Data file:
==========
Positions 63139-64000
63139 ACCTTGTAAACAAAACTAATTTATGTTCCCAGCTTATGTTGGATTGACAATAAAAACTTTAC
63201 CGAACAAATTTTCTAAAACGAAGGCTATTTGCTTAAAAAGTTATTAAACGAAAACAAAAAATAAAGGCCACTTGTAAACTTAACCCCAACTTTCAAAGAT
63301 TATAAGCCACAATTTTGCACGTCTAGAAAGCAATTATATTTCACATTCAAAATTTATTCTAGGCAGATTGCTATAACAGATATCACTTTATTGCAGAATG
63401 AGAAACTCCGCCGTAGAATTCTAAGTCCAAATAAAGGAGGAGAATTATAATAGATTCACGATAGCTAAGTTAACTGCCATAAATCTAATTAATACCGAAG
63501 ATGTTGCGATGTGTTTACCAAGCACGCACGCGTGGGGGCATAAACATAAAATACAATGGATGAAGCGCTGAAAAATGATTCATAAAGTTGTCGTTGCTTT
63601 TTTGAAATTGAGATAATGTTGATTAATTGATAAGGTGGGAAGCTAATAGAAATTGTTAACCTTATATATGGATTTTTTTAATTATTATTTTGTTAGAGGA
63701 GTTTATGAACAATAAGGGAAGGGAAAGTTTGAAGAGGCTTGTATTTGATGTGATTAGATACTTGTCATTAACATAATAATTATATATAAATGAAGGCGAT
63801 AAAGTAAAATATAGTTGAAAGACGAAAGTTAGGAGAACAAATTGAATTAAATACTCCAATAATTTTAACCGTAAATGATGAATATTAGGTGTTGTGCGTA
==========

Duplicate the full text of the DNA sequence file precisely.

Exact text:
Positions 63139-64000
63139 ACCTTGTAAACAAAACTAATTTATGTTCCCAGCTTATGTTGGATTGACAATAAAAACTTTAC
63201 CGAACAAATTTTCTAAAACGAAGGCTATTTGCTTAAAAAGTTATTAAACGAAAACAAAAAATAAAGGCCACTTGTAAACTTAACCCCAACTTTCAAAGAT
63301 TATAAGCCACAATTTTGCACGTCTAGAAAGCAATTATATTTCACATTCAAAATTTATTCTAGGCAGATTGCTATAACAGATATCACTTTATTGCAGAATG
63401 AGAAACTCCGCCGTAGAATTCTAAGTCCAAATAAAGGAGGAGAATTATAATAGATTCACGATAGCTAAGTTAACTGCCATAAATCTAATTAATACCGAAG
63501 ATGTTGCGATGTGTTTACCAAGCACGCACGCGTGGGGGCATAAACATAAAATACAATGGATGAAGCGCTGAAAAATGATTCATAAAGTTGTCGTTGCTTT
63601 TTTGAAATTGAGATAATGTTGATTAATTGATAAGGTGGGAAGCTAATAGAAATTGTTAACCTTATATATGGATTTTTTTAATTATTATTTTGTTAGAGGA
63701 GTTTATGAACAATAAGGGAAGGGAAAGTTTGAAGAGGCTTGTATTTGATGTGATTAGATACTTGTCATTAACATAATAATTATATATAAATGAAGGCGAT
63801 AAAGTAAAATATAGTTGAAAGACGAAAGTTAGGAGAACAAATTGAATTAAATACTCCAATAATTTTAACCGTAAATGATGAATATTAGGTGTTGTGCGTA